Fish and Aquatic Life
The Outlet, in the Middle Inlet and Lake Noquebay Watershed, is a 6.61 mile river that falls in Marinette County. This river is managed for fishing and swimming and is currently not considered impaired.
Author Aquatic Biologist
Noquebay Lake is a drainage lake, with water draining from Lake Mary, through Lake Julia and finally into Lake Noquebay. Three other small creeks, named Upper Inlet, Middle Inlet and Lower Inlet Creek, also add their volume to the lake. The only outlet, named Outlet Creek, flows into the Peshtigo River not far downstream.
Originally, the lake was three interconnected lakes, separated by barely submerged weed beds and sandbars part of the year. In 1929, an earthen dam was constructed across the Outlet Creek, raising the water level so the lakes became one continuous body of water. The result is a large lake, with a sandy bottom and gradually sloping floor, making it ideal for swimming at the County Park on the south shore. Small resorts have held residence on the shores and a few still remain, providing rental cottages to families and fishermen.
Author Gregory Sevener
The Outlet was assessed during the 2018 listing cycle; new total phosphorus and biological (fish Index of Biotic Integrity (IBI) scores) sample data were clearly below the 2018 WisCALM listing thresholds for the Fish and Aquatic Life use. This water was meeting this designated use and was not considered impaired.
Author Ashley Beranek
Wisconsin has over 84,000 miles of streams, 15,000 lakes and milllions of acres of wetlands. Assessing the condition of this vast amount of water is challenging. The state's water monitoring program uses a media-based, cross-program approach to analyze water condition. An updated monitoring strategy (2015-2020) is now available. Compliance with Clean Water Act fishable, swimmable standards are located in the Executive Summary of Water Condition in 2018. See also the 'monitoring and projects' tab.
Review, Update Use Designation
Update County shoreland zoning rules to meet the revisions promulgated in NR 115 and enforce the most current and appropriate shoreland zoning rules.
Information and Education
Inform the public of habitat loss and the impacts of those losses upon fish and wildlife populations, water quality, flood control and the quality of life.
Urban Growth Planning
Comprehensive Land Use Planning and Mechanisms to Guide Implementation: First, promote wise land use planning and address those concerns associated with urban sprawl. Second, encourage implementation and updating of Smart Growth land use plans. Lastly, encourage land use consideration in areas where drinking water well head protection is important.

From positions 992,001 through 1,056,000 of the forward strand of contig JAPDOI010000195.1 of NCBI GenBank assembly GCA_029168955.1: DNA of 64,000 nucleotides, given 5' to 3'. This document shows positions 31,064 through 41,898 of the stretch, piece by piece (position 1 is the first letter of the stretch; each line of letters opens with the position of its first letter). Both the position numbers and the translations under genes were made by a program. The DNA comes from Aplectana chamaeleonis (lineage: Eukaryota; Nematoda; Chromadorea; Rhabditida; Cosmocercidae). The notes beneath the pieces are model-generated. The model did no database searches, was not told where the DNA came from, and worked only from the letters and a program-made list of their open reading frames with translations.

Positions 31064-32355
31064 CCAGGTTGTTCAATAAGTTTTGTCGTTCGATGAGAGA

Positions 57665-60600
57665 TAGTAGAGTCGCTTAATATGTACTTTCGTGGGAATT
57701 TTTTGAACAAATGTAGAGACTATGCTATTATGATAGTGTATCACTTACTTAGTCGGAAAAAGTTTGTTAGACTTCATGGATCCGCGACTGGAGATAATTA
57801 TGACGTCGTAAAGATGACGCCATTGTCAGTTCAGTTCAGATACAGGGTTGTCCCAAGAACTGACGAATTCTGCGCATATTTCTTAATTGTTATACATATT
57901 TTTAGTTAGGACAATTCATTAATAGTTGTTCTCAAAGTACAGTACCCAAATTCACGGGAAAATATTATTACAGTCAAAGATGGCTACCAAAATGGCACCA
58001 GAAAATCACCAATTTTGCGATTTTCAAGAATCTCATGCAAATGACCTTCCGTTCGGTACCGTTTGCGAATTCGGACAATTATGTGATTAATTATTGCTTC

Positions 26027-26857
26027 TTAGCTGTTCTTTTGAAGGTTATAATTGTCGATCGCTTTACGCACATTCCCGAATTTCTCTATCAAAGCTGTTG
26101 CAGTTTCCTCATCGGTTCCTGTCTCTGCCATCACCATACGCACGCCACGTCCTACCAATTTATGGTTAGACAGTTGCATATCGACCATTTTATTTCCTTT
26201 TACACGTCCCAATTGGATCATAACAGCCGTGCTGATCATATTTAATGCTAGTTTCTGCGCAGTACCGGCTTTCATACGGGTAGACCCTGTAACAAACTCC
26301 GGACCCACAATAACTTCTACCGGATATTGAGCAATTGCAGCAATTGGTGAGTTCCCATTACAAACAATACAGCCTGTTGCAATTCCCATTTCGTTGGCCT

Wisconsin's Water Quality Standards provide qualitative and quantitative goals for waters that are protective of Fishable, Swimmable conditions [Learn more]. Waters that do not meet water quality standards are considered impaired and restoration actions are planned and carried out until the water is once again fishable and swimmable
Management goals can include creation or implementation of a Total Maximum Daily Load analysis, a Nine Key Element Plan, or other restoration work, education and outreach and more. If specific recommendations exist for this water, they will be displayed below online.
Monitoring the condition of a river, stream, or lake includes gathering physical, chemical, biological, and habitat data. Comprehensive studies often gather all these parameters in great detail, while lighter assessment events will involve sampling physical, chemical and biological data such as macroinvertebrates. Aquatic macroinvertebrates and fish communities integrate watershed or catchment condition, providing great insight into overall ecosystem health. Chemical and habitat parameters tell researchers more about human induced problems including contaminated runoff, point source dischargers, or habitat issues that foster or limit the potential of aquatic communities to thrive in a given area. Wisconsin's Water Monitoring Strategy was recenty updated.
Grants and Management Projects
|WBIC||Official Waterbody Name||Station ID||Station Name||Earliest Fieldwork Date||Latest Fieldwork Date||View Station||View Data|
|525500||The Outlet||10016729||The Outlet - St. Paul Road - Upstream Of Bridge||4/21/1993||10/17/2016||Map||Data|
|525500||The Outlet||383020||Lake Noquebay - Outlet At Cth W||7/12/2011||1/1/2015||Map||Data|
|525500||The Outlet||10036815||The Outlet - Area of Open Water||7/10/2010||9/30/2017||Map||Data|
The Outlet is located in the Middle Inlet and Lake Noquebay watershed which is 155.58 mi². Land use in the watershed is primarily forest (45%), wetland (34.60%) and a mix of agricultural (8.80%) and other uses (11.50%). This watershed has 145.85 stream miles, 3,254.49 lake acres and 28,278.00 wetland acres.
Nonpoint Source Characteristics
This watershed is ranked Not Ranked for runoff impacts on streams, High for runoff impacts on lakes and Medium for runoff impacts on groundwater and therefore has an overall rank of Medium. This value can be used in ranking the watershed or individual waterbodies for grant funding under state and county programs.However, all waters are affected by diffuse pollutant sources regardless of initial water quality. Applications for specific runoff projects under state or county grant programs may be pursued. For more information, go to surface water program grants.